The allure of Blackpool rock and the rejuvenating effects of its sand and water once made it a magnet for the toiling classes as they took a break from the drudgery of the Lancashire cotton mills.
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Today, as the resort battles to cope with the allure of cheap flights to Spain, those three elements are once again attracting outsiders to this part of the English coast in search of a fourth: gas.
Cuadrilla Resources, a British company specialising in the development of shale gas wells, has been hard at work in the resort's rural hinterland since August last year after being given permission by the Government.
Whitehall is due to hold a new round of licensing for shale drilling at the end of the year. So far two wells have been sunk. The first at Preese Hall and the second at the village of Singleton in the picturesque Fylde countryside, an area until now best known for its bracing sea walks and world-class links courses.
The first drill has already penetrated 7,500ft down into the Bowland shale and fracking – the process of releasing natural gas from the sedimentary rock by blasting it with water, sand and chemicals – is already under way.
A third site is expected to be opened this summer and the company has permission to probe another three nearby, before beginning explorations in the Netherlands and Poland.
But following claims over the safety of the process in the United States, some locals are concerned, with councillors petitioned to object. Blackpool's Green Party chairman Philip Mitchell said an industry was being introduced without adequate investigation by the authorities.
"The potential is catastrophic," he said. "We don't know the science of this or how it will affect people. We are introducing something that we do not know the full dangers of."
Greens claim that there is the risk of explosive well blow-outs, fire, traffic disruption and noise. They fear that, so significant are the deposits and so huge the rewards, the industry could be on the verge of major expansion not just across Lancashire but the whole of the UK.
To add to the sense of unease this week, France's National Assembly voted to ban the process after a sustained protest by green groups. The Senate is expected to follow suit next month making France the first country to ban fracking. (French environmentalists are furious though that a last-minute deal means that research employing the technique will continue.)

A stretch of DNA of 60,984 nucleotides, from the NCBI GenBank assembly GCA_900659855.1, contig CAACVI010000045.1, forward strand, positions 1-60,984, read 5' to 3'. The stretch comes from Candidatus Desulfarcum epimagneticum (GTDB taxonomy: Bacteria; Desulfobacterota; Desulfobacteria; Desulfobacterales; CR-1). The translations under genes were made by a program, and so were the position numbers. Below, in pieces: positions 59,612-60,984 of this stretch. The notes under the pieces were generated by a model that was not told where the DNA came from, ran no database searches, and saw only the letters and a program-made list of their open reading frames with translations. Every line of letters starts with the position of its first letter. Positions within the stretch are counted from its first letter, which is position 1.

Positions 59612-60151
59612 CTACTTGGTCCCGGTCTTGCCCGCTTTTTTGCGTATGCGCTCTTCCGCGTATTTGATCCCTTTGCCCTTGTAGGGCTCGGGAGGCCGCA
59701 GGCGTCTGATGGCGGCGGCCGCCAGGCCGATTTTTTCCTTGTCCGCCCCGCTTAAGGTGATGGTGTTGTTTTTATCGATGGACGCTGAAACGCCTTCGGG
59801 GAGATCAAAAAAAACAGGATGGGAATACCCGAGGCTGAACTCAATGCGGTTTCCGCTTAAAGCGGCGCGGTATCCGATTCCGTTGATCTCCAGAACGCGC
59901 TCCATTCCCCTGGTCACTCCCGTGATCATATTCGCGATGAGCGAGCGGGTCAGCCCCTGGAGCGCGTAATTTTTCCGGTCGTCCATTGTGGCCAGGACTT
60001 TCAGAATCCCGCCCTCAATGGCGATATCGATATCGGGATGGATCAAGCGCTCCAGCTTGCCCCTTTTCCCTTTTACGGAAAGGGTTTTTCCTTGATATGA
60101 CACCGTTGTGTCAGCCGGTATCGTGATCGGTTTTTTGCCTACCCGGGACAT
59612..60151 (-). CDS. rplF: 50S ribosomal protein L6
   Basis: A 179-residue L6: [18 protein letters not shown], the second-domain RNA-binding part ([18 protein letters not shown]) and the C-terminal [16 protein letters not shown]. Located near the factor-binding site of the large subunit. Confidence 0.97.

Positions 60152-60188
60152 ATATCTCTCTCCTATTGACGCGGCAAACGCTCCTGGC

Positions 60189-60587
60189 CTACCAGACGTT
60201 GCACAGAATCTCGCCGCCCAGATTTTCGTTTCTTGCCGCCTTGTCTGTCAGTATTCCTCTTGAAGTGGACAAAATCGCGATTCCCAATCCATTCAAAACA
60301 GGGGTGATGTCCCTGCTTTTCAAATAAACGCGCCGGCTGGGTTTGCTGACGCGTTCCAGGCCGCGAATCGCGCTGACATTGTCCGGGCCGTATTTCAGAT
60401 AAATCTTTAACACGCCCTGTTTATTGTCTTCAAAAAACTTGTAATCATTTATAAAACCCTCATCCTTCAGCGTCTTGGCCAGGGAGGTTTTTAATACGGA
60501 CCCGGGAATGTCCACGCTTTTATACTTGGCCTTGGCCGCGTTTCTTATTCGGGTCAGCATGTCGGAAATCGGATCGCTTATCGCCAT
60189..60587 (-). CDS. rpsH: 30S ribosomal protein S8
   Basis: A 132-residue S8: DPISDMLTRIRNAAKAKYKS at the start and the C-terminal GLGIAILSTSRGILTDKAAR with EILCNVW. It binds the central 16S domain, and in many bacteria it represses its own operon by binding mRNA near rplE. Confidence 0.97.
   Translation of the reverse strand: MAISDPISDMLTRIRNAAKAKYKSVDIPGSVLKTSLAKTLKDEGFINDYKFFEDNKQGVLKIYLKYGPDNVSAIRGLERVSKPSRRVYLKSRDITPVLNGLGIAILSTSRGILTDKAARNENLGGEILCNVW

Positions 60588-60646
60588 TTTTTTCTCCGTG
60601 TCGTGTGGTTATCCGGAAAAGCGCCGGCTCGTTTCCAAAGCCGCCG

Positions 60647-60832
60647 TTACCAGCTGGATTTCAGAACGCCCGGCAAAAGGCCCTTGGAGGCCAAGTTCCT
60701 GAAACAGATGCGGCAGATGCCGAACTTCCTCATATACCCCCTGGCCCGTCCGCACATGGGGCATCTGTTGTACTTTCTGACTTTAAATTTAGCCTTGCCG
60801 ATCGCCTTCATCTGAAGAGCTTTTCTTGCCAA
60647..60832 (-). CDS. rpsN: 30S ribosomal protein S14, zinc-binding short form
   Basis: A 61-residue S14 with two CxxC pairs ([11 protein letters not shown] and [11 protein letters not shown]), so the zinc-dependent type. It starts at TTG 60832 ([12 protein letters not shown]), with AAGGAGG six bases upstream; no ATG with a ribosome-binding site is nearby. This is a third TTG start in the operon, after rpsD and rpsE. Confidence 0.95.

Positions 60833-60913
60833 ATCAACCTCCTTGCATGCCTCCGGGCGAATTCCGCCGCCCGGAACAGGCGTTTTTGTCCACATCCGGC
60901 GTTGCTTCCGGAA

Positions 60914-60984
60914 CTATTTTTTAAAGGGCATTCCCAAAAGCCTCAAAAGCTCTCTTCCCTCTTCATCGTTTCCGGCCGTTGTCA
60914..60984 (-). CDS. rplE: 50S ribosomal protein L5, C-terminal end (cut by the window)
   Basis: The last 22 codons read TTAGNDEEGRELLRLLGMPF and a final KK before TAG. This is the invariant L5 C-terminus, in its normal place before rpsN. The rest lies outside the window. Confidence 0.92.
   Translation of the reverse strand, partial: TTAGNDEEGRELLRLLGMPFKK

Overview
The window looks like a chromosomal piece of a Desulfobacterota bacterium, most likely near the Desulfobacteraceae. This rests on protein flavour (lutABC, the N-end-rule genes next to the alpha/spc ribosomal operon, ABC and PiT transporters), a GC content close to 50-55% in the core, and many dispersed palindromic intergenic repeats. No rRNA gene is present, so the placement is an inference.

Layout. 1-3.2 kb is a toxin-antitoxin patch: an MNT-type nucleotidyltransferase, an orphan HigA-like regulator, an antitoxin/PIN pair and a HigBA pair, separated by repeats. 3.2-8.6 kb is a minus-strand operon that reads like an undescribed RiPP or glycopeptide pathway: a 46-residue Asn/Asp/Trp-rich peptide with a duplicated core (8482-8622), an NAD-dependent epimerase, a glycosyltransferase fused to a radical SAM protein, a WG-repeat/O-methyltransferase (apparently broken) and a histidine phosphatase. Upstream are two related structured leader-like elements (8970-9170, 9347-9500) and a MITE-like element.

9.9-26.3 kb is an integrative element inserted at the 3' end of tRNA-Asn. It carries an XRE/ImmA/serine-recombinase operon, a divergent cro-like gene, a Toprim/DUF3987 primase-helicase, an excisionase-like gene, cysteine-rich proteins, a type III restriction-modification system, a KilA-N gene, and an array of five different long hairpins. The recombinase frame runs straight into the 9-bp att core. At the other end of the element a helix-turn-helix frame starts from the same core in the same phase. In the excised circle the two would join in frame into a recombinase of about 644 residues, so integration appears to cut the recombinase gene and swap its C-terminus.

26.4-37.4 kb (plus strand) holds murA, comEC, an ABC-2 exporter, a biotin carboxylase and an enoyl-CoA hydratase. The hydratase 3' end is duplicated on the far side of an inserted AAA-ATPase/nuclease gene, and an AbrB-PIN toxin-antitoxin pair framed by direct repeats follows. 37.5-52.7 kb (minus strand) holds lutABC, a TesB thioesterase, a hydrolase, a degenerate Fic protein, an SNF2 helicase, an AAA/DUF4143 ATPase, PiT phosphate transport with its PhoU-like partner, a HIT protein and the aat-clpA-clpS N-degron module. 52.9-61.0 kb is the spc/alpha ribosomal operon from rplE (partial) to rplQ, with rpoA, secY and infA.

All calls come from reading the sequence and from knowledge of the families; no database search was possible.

Cuadrilla Resources, currently the only holder of a UK fracking licence, believes the process is entirely safe. At present operations are regulated by the Department of Energy and Climate Change (DECC) as well as the Environment Agency. The official line is that no one knows how much gas is there until the exploratory phase is completed nor how much it will cost to recover.
In the meantime the company has been conducting a charm offensive inviting local people, journalists and MPs to tour the site. This week the chief executive Mark Miller, from Pennsylvania, compared modern drilling technology to keyhole surgery. He said a dozen wells could be drilled on an area the size of a football pitch with each site capable of feeding gas into a generator capable of producing 100 megawatts of local electricity for the next 30 years.
"We have shown many people around our first shale gas wells in Lancashire and most people comment how quiet and low-profile they are. They make little impact on the surrounding countryside and will hopefully fulfill a useful local function," he said.
A DECC spokesman said: "We support industry's endeavours in pursuing such energy sources so long as tapping of such resources proves to be economically, commercially and environmentally viable. All onshore oil and gas projects, including shale gas exploration and development, are subject to a series of checks, including local planning permission, before they are able to move ahead with drilling activities."
How Hydraulic Fracturing Works
Fracking, or chemical fracturing, is the process by which water, sand and chemicals are used to increase the quantity of gas that can be extracted from the ground.
The mixture is pumped at high pressure into natural gas or methane gas fields, cracking open the rock deep beneath the surface to release trapped reserves.
Gas then flows out of the fissures, which are kept open by the sand and chemicals, and into pipes that lead to the surface.
Drilling companies claim that chemical additives make up less than one per cent of the liquid poured into the gas field. However, the quantities involved are so large that a typical well is likely to pump about 34,000 gallons of chemicals into the ground.
One of the chemicals used is diesel, which contains toxic substances. Other chemicals used can include hydrochloric acid, formaldehyde and arsenic.
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